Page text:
With divorce so common here in Orange County, it can be very wise for couples getting married to consider a prenuptial agreement. A “prenup,” as it is commonly referred to, can have a very unromantic perception to society at large. But it can be a wise choice. And when understood in the right context, as a tool for starting a conversation about your life together and what’s expected, it can be a very uniting process for a couple trying to establish a strong joint partnership together.
(Prenuptial agreements are governed by statue (Uniform Premarital Agreement Act, Family Code §1610 et seq.)
The Prenup Defined
A prenuptial agreement, also known as an antenuptial agreement, or premarital agreement, commonly abbreviated to prenup or prenupt, is a contract entered into by two people prior to marriage or civil union.
The content of a prenuptial agreement in Orange County can vary widely, but it commonly includes provisions for the division of property if the couple decides to get divorced. If you’re getting married, planning the details of a divorce may be the last thing on your mind, but consider how this can be a really intelligent step:
Proper Planning and Preparations Before Saying I Do
Strong marriages are built on an equal partnership and the first step in that direction is taken before you ever walk down the aisle. While preparing for marriage, you need to discuss how each of you feels about important issues like religion, parenting, taking care of aged relatives, where you will live, who will earn the money, how it will be spent, and if one of you will be a full-time parent.
Talking about such important matters now will help you understand each other better and encourage open communication from the start. What better time to chart the future of your marital partnership than when your love is strong?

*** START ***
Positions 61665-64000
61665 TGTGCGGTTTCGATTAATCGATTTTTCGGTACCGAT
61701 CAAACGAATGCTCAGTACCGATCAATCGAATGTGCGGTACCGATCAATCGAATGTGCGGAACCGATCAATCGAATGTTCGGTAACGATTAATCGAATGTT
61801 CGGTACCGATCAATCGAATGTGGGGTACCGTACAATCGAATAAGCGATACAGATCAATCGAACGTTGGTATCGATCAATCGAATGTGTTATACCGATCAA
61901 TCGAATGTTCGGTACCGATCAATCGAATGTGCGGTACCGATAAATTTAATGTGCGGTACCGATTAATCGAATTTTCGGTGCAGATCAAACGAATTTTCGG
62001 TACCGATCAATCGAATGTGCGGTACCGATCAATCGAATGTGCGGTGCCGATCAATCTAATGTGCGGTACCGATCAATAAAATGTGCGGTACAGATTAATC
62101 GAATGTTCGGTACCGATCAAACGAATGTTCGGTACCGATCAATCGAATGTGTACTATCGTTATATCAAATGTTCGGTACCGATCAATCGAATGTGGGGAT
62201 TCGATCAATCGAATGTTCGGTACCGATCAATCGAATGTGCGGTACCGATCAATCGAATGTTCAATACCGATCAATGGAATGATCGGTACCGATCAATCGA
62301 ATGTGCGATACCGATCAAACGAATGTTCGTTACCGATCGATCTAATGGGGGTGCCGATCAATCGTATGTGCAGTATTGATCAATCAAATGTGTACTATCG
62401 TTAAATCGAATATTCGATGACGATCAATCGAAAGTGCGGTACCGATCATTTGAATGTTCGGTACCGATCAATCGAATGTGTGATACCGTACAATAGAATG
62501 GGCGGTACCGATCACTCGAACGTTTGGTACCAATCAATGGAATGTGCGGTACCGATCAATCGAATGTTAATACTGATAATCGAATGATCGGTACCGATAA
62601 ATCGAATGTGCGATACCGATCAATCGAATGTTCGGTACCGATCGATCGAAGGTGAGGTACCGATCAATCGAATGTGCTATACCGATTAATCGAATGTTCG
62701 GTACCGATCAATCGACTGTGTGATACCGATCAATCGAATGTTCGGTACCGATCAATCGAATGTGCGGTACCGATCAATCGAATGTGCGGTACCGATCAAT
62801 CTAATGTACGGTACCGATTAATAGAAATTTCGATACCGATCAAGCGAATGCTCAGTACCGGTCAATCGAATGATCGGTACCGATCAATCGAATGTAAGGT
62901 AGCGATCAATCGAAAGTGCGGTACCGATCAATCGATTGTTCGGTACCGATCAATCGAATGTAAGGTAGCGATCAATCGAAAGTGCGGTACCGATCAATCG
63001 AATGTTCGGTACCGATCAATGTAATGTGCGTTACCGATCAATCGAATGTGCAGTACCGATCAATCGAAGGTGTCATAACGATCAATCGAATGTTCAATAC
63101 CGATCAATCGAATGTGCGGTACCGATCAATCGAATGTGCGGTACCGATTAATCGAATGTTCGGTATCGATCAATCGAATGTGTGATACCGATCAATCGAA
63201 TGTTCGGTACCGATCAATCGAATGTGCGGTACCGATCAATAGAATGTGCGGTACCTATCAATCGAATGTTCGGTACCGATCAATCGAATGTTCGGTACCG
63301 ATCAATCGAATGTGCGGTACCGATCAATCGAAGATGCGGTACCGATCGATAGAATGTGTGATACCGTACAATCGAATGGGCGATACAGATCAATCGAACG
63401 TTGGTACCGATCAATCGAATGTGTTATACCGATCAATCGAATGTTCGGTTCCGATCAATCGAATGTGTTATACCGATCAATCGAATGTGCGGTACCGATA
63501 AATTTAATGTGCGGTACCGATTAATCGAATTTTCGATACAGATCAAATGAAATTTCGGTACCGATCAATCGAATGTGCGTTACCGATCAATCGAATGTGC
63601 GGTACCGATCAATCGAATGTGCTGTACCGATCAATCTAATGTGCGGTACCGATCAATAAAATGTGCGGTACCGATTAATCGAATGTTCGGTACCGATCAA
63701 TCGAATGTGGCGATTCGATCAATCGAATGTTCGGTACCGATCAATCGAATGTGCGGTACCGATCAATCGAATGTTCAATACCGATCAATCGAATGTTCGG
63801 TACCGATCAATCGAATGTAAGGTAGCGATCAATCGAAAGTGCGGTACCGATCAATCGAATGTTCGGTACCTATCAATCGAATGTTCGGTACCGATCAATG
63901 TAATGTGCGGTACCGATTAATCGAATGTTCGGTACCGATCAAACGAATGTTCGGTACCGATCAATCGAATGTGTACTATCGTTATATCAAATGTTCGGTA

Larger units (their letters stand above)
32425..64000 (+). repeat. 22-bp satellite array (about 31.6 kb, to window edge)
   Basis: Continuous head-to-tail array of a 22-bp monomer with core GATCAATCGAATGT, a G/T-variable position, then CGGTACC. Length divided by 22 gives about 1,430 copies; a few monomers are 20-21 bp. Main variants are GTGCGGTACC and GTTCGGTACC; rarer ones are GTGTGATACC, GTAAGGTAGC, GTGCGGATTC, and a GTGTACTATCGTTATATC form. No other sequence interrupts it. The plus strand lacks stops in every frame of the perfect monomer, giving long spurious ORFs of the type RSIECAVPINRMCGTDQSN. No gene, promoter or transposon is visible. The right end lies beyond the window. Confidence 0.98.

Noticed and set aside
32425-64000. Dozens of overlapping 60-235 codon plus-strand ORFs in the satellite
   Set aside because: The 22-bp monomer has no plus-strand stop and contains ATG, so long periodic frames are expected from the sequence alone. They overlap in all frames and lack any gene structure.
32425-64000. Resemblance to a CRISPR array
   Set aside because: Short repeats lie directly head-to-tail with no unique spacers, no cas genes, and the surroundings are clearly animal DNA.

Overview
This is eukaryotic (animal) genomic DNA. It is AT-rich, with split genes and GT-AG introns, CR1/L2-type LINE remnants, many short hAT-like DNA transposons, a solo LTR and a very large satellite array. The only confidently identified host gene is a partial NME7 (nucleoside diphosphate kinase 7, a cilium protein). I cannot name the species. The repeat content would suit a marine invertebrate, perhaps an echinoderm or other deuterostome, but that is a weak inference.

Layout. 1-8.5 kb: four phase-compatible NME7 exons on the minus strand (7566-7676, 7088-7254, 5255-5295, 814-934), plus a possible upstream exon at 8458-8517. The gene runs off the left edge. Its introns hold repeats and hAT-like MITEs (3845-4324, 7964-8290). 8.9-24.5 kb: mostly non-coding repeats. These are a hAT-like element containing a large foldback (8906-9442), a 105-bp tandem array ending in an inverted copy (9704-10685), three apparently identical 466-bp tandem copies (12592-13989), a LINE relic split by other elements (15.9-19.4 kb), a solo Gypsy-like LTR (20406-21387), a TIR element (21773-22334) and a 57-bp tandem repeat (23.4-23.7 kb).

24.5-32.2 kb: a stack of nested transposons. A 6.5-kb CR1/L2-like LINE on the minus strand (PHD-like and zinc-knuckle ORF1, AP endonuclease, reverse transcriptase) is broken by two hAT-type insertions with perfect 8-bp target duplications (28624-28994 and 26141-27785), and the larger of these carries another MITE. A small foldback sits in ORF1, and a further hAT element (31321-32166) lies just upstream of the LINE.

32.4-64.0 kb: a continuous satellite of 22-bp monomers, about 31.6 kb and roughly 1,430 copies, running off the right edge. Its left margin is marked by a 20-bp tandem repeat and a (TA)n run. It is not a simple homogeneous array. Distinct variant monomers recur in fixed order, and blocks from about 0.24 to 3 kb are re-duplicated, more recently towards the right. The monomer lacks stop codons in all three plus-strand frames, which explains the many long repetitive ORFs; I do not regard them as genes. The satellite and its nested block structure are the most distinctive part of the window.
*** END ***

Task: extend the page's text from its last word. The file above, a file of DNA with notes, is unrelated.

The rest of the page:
This also includes discussing what would happen if the marriage ends. Again, this might seem unromantic, and even cold. But the discussion of what a divorce would look like can give you a really helpful point-of-view about your future life-partner, potentially making that union stronger.
Using a Mediator for Establishing an Orange County Prenuptial Agreement
Lawyers can potentially cause those that they represent to take sides and become combative. The attorney’s role is to be an advocate for one side, therefore the negotiations naturally become adversarial by virtue of that. This is hardly the situation you want to create when you’re planning on getting married and excited about what should be one of the best days of your life! Which is probably why so many couples here in Newport Beach and other Orange County towns, who perhaps would be interested in setting up a prenuptial agreement, commonly avoid it. Who wants to get a lawyer and start all that mess when you’re choosing wedding flowers together?
Choose an Experienced Licensed Family Law Mediator to Help with Your Contract
Mediation is a perfect alternative for creating a prenuptial agreement here in California. In this process, a mediator facilitates an open discussion between the couple about all kinds of marital issues, like expectations about working after children are born, saving and spending styles, as well as the traditional premarital discussions about property division and spousal support if the marriage is terminated. The engaged couple makes all of the decisions about what would happen in the event of a separation or divorce with the assistance of the mediator.
If the couple does have their own attorneys, the agreement can be reviewed by their respective parties. An agreement developed via mediation is typically less expensive because fewer hours are spent with lawyers. The couple has made all of the decisions together, rather than in a one side vs. the other scenario.